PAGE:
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NIFHA | News | Supporting People in their…

Supporting People in their first home – Muckamore re-settlement

By Cameron Watt, Chief Executive
Published on: 19 September, 2014

Supported living bungalow

Today I had the privilege of visiting three people with severe learning difficulties in their new homes in Ballyclare, C. Antrim. I was joined by local DUP MLA Trevor Clarke.

These homes are within two new ‘supported living’ schemes developed by Triangle Housing Association with grant assistance from DSD. After many years in the Muckamore Abbey Hospital in Antrim, the three Triangle tenants have recently moved to their new homes in the community. Eventually each of these two accessible bungalows will be home to three residents each.

It’s a big change. Institutionalization was perhaps an inevitable result of, in some cases, decades spent in Muckamore. Some residents developed ‘challenging behaviours’, perhaps a result of trying to get help whilst living in wards with many similarly needy people. As so much was done for the Muckamore residents, they became de-skilled. For example I heard of one person who could walk but was taken everywhere in a wheelchair.

Supported living is very different. Whilst the high level of need requires that 24 hour care and support is always provided, the Triangle tenants have much more autonomy and a vastly greater quality of life. They can begin developing skills and making their own choices, such as venturing out to the shops and choosing their own food. Supported living tenants can also choose what music to listen to and what to watch on TV. Over time they may develop basic life skills such as making their own toast. Settling in to the community, they are greeted by local people in the street as they get out and about.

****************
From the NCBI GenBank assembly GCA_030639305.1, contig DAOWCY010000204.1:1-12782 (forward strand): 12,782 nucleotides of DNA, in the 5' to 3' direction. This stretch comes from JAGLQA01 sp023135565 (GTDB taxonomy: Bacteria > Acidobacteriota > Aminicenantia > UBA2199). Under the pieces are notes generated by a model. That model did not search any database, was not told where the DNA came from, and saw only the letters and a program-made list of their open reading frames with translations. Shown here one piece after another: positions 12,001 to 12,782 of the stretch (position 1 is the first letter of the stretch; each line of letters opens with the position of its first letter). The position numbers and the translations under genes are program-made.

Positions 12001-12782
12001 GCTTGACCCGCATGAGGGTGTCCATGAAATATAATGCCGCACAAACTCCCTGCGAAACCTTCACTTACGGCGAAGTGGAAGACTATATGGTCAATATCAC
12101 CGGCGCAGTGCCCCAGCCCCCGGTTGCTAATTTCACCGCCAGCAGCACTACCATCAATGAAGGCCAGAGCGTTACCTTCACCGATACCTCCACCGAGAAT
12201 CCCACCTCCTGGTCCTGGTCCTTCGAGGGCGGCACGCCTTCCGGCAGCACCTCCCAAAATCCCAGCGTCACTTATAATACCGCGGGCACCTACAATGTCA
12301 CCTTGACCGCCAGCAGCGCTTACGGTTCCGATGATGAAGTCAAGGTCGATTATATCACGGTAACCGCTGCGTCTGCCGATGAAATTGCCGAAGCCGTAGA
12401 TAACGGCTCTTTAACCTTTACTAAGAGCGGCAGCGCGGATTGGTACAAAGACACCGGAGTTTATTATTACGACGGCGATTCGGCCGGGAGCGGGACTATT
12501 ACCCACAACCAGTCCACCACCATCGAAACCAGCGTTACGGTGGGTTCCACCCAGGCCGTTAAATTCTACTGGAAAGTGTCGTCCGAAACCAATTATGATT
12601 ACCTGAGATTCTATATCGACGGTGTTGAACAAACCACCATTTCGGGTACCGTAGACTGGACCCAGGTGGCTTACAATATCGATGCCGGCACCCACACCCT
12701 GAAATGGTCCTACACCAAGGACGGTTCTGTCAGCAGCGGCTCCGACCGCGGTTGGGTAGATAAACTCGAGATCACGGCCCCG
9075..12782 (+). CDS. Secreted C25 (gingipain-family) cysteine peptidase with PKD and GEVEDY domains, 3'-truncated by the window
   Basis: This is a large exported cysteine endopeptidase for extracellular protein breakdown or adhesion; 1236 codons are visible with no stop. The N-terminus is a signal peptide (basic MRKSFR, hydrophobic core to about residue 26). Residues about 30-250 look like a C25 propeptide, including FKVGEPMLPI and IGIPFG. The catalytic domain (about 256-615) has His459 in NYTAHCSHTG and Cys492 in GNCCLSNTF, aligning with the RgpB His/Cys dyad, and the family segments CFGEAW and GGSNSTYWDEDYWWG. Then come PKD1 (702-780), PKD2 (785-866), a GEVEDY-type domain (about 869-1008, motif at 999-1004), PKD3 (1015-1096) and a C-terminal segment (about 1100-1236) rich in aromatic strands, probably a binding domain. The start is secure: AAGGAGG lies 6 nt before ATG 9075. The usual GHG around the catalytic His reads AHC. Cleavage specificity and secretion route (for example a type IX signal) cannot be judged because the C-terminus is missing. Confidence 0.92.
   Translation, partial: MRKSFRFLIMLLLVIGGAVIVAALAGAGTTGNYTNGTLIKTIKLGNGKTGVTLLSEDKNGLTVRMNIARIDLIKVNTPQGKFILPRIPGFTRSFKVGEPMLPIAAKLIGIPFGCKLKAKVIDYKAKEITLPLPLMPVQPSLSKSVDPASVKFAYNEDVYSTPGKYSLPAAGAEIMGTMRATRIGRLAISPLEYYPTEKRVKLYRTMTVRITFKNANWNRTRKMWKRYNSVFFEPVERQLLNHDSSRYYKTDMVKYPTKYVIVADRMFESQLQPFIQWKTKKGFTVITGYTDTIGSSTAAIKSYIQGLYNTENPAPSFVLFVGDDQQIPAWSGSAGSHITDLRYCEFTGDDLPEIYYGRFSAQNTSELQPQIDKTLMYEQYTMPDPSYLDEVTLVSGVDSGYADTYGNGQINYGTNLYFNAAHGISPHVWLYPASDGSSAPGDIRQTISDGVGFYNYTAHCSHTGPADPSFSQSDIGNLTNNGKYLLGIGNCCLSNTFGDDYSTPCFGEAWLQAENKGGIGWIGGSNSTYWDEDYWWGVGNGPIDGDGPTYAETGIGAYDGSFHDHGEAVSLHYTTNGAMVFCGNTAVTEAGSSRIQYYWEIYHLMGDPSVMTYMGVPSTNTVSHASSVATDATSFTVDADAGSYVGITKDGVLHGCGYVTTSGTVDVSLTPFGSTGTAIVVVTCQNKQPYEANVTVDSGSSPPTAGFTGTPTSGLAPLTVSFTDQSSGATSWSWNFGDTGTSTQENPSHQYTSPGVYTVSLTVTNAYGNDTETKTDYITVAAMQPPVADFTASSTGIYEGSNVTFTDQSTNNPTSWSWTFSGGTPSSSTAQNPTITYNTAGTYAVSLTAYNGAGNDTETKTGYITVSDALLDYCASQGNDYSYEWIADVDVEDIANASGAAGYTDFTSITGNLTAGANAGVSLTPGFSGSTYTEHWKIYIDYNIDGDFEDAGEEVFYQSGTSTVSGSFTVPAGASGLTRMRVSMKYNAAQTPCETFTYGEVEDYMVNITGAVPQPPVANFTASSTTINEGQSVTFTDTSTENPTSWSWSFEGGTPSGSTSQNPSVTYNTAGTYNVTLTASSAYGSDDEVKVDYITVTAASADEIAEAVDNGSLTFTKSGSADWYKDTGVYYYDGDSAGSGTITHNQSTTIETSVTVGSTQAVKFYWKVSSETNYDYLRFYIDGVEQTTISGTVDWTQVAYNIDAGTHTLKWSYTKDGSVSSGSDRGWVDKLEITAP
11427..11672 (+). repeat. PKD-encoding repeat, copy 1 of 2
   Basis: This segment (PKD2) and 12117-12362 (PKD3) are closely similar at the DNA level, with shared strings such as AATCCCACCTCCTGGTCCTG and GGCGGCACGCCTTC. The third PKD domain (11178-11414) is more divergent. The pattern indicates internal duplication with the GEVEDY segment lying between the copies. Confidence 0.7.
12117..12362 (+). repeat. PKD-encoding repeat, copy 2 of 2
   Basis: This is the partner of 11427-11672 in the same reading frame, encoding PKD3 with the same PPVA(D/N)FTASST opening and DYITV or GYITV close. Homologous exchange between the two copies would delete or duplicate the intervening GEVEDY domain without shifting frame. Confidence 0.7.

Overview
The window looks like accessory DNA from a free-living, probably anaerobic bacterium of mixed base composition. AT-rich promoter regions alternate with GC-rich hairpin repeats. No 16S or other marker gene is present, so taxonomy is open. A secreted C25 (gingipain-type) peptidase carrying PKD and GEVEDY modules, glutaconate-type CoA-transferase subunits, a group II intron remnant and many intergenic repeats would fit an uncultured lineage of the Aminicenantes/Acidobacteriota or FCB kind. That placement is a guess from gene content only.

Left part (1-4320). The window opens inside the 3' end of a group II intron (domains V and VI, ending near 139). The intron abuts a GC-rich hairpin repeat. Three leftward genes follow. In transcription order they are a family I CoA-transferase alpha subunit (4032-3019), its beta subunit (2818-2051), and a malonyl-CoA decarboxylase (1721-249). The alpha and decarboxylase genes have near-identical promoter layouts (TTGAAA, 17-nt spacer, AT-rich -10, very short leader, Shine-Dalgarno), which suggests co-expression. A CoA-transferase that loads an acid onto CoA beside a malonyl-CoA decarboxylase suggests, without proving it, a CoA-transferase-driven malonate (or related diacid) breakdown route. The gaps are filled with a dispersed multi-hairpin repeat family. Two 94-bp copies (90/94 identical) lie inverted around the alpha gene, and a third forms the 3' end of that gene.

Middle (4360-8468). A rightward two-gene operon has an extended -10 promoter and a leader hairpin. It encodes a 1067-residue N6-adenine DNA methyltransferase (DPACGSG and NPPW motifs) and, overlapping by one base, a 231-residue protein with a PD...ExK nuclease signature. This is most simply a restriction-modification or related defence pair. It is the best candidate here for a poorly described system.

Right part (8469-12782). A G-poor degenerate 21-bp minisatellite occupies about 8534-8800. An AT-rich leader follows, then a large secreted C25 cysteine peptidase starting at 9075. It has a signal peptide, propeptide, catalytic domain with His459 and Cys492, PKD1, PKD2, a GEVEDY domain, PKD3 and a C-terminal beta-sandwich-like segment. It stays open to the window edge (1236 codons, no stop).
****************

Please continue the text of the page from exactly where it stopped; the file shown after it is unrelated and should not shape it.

We met the parent of one of the residents who testified about the positive impact supported living has made in their grown-up child’s life. Whilst they had been understandably nervous about the re-settlement process, it had been a great success. Their grown-up child was calmer and happier and developing new skills thanks to the high-quality relationships with their support workers.

Providing such high-quality living for extremely vulnerable people requires significant investment. A vital part of the funding mix sustaining supported living schemes is Supporting People funding for housing related support. Such support includes a wide range of help and advice and help to make it easier for vulnerable people to maintain their independence in their home.

When you meet the people whose lives are vastly improved in Supporting People schemes, it becomes all the more important that we invest in and strengthen SP as a dedicated housing support programme. That’s the aim of our campaign.

Many thanks to Trevor Clarke MLA for generously giving up two hours to meet the supported living residents and their support workers, and to Triangle Housing Association for hosting the visit.


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